As a product of a boxing family, I am probably going to examine this film very closely. you see, my grandfather was a boxer in the 1920s and fought under the name of joey medill. he was one of the early jewish fighters whose stable mate was barney ross. My father managed two heavy weight champs, tony “tnt” tubbs and tony “tnt” tucker. as you might have guessed, there are not many jewish boxers fighting today so the concept of an orthodox jewish fighter is something of an anomaly.
The focus of this film is on a Jewish boxer named dmitriy salita who as a child emigrated to the united states from the ukraine. the film takes us to dmitriy’s home in brooklyn, his orthodox synagogue, and his gym. the film gives the audience a view of what it is like to be an observant jewish boxer, i.e., keeping kosher, praying and not boxing on the sabbath. demitriy reminded me of the jewish baseball players going back to sandy koufax who would not play ball on the jewish high holidays.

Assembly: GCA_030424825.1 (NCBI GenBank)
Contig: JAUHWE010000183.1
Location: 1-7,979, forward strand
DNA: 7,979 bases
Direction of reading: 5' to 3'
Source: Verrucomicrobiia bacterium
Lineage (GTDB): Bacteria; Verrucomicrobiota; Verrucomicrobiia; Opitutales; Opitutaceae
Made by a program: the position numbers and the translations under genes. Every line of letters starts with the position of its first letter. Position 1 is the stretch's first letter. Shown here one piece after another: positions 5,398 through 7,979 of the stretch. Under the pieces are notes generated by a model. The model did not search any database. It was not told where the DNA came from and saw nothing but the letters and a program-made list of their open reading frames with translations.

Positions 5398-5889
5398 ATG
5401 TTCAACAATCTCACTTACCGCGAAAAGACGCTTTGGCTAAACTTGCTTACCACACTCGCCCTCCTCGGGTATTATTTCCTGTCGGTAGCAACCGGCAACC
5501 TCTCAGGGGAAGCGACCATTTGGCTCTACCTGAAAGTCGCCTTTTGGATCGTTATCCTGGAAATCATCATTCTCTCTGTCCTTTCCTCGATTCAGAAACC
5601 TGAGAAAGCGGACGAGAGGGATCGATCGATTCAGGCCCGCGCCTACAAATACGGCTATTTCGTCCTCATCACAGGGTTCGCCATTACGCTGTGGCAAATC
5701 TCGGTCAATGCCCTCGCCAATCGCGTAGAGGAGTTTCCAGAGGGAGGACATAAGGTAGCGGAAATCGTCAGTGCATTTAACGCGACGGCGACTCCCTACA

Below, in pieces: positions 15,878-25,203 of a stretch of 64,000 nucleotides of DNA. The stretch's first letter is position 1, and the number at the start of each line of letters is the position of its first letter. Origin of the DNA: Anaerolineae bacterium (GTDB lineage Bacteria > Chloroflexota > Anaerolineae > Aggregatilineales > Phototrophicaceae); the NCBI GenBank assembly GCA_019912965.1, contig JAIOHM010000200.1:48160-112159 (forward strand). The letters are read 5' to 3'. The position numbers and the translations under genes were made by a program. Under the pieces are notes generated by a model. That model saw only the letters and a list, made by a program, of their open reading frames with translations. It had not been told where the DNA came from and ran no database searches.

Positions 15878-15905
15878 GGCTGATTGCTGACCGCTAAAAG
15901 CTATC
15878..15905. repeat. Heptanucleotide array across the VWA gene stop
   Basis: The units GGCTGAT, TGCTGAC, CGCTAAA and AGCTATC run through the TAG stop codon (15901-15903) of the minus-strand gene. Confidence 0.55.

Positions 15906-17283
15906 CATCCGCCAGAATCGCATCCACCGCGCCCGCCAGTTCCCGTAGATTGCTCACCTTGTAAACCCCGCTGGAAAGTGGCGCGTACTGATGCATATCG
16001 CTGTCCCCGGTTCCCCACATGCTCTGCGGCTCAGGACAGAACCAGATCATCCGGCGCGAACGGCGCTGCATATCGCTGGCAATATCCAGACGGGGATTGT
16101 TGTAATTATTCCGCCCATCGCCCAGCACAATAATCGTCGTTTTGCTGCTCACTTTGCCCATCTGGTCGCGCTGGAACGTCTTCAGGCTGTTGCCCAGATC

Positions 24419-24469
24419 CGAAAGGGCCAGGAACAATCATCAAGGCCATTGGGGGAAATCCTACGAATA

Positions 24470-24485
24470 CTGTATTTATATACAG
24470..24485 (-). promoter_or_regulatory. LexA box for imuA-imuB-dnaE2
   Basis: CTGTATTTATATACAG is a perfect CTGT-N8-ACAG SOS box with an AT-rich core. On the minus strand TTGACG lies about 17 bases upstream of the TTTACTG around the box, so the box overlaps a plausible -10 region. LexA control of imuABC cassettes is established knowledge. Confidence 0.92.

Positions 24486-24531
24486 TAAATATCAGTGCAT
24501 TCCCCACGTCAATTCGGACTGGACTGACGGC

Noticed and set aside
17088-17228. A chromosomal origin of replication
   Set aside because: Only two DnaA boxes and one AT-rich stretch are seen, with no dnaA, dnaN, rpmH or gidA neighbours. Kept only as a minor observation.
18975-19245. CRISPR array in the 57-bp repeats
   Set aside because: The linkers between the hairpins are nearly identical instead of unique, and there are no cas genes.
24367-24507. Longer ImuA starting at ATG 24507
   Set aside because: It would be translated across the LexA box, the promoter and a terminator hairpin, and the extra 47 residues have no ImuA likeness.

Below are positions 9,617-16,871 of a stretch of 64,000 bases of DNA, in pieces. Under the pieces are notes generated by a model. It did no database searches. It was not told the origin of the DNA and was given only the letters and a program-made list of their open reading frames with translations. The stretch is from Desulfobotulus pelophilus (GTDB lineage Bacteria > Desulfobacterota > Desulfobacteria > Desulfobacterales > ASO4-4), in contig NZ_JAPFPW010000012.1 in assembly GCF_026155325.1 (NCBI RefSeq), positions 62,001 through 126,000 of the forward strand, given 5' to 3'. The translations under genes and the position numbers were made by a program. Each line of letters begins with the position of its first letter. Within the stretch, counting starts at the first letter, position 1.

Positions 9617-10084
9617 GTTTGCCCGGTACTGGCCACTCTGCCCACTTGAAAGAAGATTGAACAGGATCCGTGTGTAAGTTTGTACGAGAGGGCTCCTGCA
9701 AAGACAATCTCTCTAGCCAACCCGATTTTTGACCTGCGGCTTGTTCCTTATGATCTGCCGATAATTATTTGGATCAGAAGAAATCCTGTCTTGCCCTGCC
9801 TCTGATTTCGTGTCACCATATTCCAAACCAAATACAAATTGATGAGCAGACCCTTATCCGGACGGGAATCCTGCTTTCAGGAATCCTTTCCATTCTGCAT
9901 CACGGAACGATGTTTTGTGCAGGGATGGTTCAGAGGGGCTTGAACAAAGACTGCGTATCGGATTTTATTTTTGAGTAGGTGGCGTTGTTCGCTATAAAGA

There are many interesting characters in the film such as the jewish boxing promoter bob arum who was able to relate to some of the difficulties dmitriy had to encounter on the road such as finding kosher food in out of the way places or telling hbo his fighter could not fight on the sabbath. another interesting character is dmitriy’s 80 year old black trainer jimmy o’pharrow who seems to know his way around the boxing world. the director, jason hutt, gives you the inside view of what a boxer goes through to make it in the tough boxing world. it is interesting to see a fight crowd consisting of hasidic jews and the typical boxing crowd rooting for a victorious dmitriy. hutt also takes you to the white house when dmitriy is invited to president bush’s hanukkah party. the movie is very uplifting in sort of a jewish “rocky” way. fred says go see “orthodox stance” and roll with the punches.